In Gaebel v. Lipka, the Plaintiff was a passenger in a motor vehicle where the driver lost control of the vehicle, and eventually crashed, causing injury to the Plaintiff.
The Plaintiff commenced formal legal proceedings. At trial, the Justice ruled that the Defendant did not drive onto the shoulder of the road, and did not breach the requisite standard of care when he lost control of the vehicle. Consequently, the Plaintiff’s claim was dismissed. The trial Justice also ruled that the Plaintiff did not prove that the accident caused any injury to him. The Plaintiff appealed.
Counsel for the Plaintiff argued that the trial Justice’s ruling that the Defendant did not drive onto the shoulder of the road was a palpable and overriding error. Further, it was argued that the trial Justice committed an error of law by misapprehending the principles of the law of negligence.
The Court of Appeal found that the ruling that the Defendant did not drive onto the shoulder of the road was clearly an error, and was contrary to the evidence presented at trial.
The Court of Appeal also ruled that the Defendant had not advanced any explanation as to how the accident may have occurred absent negligence on his part, and subsequently was deemed liable for the accident.
The Court of Appeal allowed the appeal, set aside the original dismissal of the Plaintiff’s claim, found the Defendant liable for the accident, and ordered a new trial with respect to the Plaintiff’s damages assessment.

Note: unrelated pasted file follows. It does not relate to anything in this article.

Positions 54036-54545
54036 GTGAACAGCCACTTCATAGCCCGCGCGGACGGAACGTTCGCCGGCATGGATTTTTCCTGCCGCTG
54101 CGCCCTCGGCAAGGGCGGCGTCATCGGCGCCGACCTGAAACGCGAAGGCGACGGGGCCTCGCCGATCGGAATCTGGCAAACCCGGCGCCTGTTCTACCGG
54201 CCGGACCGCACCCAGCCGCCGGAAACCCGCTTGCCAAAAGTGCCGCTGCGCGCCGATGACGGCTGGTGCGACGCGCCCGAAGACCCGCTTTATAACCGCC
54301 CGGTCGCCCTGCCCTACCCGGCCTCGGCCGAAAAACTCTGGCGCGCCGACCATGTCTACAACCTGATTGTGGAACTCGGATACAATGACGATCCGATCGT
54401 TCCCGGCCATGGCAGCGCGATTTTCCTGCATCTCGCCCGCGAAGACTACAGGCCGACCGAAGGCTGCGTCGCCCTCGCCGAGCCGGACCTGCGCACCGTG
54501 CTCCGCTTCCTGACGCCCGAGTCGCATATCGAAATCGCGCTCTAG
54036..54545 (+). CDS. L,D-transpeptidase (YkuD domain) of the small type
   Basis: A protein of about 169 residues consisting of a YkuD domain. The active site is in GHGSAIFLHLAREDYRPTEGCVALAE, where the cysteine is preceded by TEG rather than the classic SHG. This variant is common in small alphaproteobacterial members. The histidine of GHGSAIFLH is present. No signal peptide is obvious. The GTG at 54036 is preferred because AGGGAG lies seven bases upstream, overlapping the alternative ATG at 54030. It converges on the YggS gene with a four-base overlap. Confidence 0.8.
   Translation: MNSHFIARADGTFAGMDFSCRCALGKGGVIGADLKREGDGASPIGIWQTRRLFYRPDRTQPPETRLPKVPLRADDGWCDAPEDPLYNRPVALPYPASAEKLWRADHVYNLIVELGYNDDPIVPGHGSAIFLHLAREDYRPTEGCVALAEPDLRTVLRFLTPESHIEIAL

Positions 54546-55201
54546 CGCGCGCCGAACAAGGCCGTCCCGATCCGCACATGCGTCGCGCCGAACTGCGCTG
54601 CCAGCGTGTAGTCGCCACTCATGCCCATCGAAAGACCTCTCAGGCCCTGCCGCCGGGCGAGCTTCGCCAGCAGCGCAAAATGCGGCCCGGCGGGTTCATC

The uncontradicted evidence establishes that Mr. Lipka lost control of the vehicle when he caused it to encroach onto the shoulder of the road. Mr. Lipka was fully familiar with the road. He drove it on a daily basis. He was aware of the soft shoulder. His practice was to move to the right while approaching the curve where the accident occurred. He had, however, never previously driven onto the shoulder or lost control of his vehicle
 Once a prima facie case of negligence is proven, the onus shifts to the defendant to rebut the inference through the defence of explanation. A defence of explanation is an explanation of how the accident may have happened without the defendant’s negligence: Singleton v. Morris, 2010 BCCA 48 at para. 38.
 In this case, Mr. Lipka has advanced no explanation as to how the accident may have occurred absent negligence on his part. The lack of an explanation distinguishes this case from cases such as Singleton and Nason, in which the trial judges found the prima facie case of negligence had been rebutted.
 In the result, I find the respondents are wholly liable for Mr. Gaebel’s damages.